- Phronesis (Practical wisdom) Phronesis means practical wisdom in Greek, Aristotle distinguishes between sophia and phronesis. Sophia (translated to wisdom) is the ability to think well about the nature of the world, discovering systems why the world is the way it is. Sophia is the ability to find universal truths and theories. Phroneses is the ability to realize how a specific goals or value is reached. Phroneses includes aspects of a situation, critical analytical reflection and for scrutinizing knowledge systems, practices and impacts of goals which easily are take for granted. When having the needed “Episteme” and “Techne” of a specific domain you can develop the capability to find the “right answer” in a particular situation, which is what phronesis is about.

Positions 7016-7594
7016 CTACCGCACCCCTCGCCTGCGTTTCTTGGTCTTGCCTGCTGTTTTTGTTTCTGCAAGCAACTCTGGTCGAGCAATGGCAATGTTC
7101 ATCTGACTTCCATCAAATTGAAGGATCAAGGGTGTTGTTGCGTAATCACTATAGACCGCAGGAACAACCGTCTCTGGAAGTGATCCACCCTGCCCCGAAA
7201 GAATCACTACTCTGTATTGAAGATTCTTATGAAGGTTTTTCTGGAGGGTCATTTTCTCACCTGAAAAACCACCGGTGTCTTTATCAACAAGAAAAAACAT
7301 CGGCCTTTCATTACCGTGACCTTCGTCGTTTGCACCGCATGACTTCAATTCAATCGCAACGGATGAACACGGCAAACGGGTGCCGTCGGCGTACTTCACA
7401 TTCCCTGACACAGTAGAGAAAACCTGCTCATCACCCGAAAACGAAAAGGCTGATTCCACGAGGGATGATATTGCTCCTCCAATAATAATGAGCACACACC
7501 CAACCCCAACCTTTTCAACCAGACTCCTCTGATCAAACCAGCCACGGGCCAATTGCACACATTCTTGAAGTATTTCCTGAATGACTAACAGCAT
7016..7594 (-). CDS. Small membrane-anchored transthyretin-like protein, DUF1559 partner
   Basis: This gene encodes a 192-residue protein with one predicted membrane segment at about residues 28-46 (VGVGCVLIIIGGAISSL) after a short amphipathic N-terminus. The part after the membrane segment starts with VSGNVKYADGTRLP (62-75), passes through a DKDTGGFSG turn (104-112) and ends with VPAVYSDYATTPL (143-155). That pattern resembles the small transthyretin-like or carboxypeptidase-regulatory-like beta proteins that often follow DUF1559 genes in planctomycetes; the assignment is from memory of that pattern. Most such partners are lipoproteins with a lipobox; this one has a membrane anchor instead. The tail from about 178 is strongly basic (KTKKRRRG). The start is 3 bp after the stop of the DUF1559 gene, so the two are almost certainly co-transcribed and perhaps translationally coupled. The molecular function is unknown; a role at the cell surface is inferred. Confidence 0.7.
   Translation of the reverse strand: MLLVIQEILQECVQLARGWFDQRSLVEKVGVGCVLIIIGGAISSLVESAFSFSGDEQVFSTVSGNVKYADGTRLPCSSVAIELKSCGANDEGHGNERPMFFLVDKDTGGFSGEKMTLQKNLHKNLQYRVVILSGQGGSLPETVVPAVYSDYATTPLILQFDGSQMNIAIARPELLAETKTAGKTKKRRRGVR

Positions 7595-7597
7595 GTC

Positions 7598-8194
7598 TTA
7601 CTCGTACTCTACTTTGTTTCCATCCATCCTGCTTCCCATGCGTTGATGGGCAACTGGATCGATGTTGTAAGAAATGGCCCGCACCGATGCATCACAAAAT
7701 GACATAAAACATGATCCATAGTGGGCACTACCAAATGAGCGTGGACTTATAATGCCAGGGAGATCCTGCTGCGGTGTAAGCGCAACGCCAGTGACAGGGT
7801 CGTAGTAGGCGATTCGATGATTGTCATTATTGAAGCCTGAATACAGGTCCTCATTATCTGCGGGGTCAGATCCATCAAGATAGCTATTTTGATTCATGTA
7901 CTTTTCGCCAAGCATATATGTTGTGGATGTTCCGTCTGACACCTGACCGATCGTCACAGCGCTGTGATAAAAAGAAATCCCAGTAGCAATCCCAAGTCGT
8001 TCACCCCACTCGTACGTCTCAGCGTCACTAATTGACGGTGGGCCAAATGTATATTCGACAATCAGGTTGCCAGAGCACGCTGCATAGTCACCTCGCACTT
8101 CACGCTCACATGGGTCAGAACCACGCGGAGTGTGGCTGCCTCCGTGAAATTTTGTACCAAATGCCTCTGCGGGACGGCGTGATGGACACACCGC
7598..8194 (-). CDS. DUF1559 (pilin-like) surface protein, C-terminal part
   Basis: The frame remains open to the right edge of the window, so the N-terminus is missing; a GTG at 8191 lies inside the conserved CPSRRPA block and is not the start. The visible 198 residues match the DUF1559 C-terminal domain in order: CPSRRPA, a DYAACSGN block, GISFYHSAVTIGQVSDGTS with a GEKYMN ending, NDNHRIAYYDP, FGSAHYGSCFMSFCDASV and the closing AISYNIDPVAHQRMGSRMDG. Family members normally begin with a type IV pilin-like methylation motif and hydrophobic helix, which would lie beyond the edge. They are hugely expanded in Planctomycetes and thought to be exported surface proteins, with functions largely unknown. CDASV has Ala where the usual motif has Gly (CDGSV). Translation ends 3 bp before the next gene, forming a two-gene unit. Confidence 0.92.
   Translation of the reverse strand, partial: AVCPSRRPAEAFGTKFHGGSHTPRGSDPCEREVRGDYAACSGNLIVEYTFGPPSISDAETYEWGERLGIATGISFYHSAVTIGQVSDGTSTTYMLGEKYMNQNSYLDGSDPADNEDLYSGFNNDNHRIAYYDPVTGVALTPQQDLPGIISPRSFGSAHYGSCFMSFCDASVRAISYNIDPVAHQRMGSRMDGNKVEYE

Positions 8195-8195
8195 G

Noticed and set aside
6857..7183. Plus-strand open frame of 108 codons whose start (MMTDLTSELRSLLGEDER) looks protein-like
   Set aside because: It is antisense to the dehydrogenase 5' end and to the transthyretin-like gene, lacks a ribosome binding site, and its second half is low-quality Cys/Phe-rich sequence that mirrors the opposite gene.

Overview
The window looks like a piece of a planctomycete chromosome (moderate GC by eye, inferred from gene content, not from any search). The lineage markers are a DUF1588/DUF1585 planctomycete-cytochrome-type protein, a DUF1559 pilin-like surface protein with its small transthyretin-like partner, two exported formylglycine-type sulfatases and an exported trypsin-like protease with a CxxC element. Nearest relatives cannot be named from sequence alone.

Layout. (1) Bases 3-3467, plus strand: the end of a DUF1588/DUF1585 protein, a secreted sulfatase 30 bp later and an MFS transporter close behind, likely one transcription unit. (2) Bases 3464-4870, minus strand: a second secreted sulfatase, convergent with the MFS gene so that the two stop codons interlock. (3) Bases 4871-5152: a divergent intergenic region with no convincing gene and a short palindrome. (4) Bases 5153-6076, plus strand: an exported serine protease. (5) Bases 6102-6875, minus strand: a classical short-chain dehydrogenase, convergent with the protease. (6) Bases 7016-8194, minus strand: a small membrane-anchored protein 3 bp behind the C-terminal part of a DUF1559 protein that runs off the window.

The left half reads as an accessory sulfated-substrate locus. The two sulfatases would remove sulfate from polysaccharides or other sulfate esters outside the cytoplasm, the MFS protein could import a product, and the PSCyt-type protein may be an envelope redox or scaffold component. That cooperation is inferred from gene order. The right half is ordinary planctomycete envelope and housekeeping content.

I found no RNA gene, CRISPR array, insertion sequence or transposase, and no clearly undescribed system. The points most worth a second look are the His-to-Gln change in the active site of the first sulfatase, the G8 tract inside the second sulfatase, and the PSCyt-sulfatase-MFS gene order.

One of the interesting observation is that there is some knowledge that are easy to learn throw studies some that you have to practice yourself and some kind of knowledge are developed through reflection of the scientific knowledge and your craft knowledge of a specific domain which leads to a practical wisdom within that domain.
Other post on knowledge:
February 21st, 2011
Let’s simplify what knowledge-based companies do, in order to analyze what the process of knowledge based work.
1. First, an idea is born from at least two previously known ideas that are combined in a new way.
2. Second, the idea is “sold” to one or more stakeholders that believe in its future value. Their belief is that the value of the product or service will be larger than the costs to develop it.
3. Third, the idea is transformed – by knowledge and creativity – into a product or service.
4. Fourth, it is “sold” to end-users by the stakeholder on the company’s behalf.